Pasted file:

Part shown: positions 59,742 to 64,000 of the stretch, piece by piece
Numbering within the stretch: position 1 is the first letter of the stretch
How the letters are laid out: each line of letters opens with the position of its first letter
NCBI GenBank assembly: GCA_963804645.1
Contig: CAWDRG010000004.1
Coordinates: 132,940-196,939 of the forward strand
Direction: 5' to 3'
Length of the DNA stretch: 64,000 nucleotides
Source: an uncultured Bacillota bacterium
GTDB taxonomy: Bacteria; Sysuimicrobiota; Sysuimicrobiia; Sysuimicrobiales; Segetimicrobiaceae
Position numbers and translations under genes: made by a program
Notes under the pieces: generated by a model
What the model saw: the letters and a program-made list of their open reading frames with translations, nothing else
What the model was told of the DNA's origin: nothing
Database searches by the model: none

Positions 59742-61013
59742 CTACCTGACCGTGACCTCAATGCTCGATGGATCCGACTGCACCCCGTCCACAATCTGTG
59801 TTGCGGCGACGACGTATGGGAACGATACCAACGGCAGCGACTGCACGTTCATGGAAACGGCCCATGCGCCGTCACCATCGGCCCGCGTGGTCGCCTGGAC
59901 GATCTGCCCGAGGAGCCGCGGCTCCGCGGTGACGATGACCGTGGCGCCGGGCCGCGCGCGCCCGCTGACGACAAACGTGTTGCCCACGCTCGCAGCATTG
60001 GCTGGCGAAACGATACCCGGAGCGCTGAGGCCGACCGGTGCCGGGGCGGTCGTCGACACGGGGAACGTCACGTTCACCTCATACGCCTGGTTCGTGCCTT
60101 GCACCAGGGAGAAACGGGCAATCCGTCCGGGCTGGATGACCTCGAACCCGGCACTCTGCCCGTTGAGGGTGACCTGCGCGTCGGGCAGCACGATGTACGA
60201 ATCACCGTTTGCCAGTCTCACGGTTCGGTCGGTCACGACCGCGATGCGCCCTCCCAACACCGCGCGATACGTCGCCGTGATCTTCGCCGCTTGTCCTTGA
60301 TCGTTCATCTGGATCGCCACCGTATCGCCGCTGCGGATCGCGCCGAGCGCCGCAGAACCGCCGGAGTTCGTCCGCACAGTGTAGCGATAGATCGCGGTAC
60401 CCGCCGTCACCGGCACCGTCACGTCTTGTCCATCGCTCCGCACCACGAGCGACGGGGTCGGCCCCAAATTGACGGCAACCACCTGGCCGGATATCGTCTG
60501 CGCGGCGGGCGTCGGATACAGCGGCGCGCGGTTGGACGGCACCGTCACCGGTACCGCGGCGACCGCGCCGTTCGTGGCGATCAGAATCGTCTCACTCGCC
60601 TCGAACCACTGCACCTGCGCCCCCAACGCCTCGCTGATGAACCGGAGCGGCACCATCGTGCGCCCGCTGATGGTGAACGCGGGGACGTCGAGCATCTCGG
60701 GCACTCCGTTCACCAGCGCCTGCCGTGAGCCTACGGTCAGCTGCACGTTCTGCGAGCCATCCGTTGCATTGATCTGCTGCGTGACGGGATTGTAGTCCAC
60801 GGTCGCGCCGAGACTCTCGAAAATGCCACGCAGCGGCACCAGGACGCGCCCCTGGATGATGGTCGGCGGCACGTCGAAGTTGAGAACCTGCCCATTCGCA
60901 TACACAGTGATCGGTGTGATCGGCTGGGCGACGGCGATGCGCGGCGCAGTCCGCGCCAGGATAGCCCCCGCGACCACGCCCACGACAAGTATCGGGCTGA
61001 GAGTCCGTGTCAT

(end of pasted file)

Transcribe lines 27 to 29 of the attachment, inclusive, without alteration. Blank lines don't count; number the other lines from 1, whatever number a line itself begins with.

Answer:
60701 GCACTCCGTTCACCAGCGCCTGCCGTGAGCCTACGGTCAGCTGCACGTTCTGCGAGCCATCCGTTGCATTGATCTGCTGCGTGACGGGATTGTAGTCCAC
60801 GGTCGCGCCGAGACTCTCGAAAATGCCACGCAGCGGCACCAGGACGCGCCCCTGGATGATGGTCGGCGGCACGTCGAAGTTGAGAACCTGCCCATTCGCA
60901 TACACAGTGATCGGTGTGATCGGCTGGGCGACGGCGATGCGCGGCGCAGTCCGCGCCAGGATAGCCCCCGCGACCACGCCCACGACAAGTATCGGGCTGA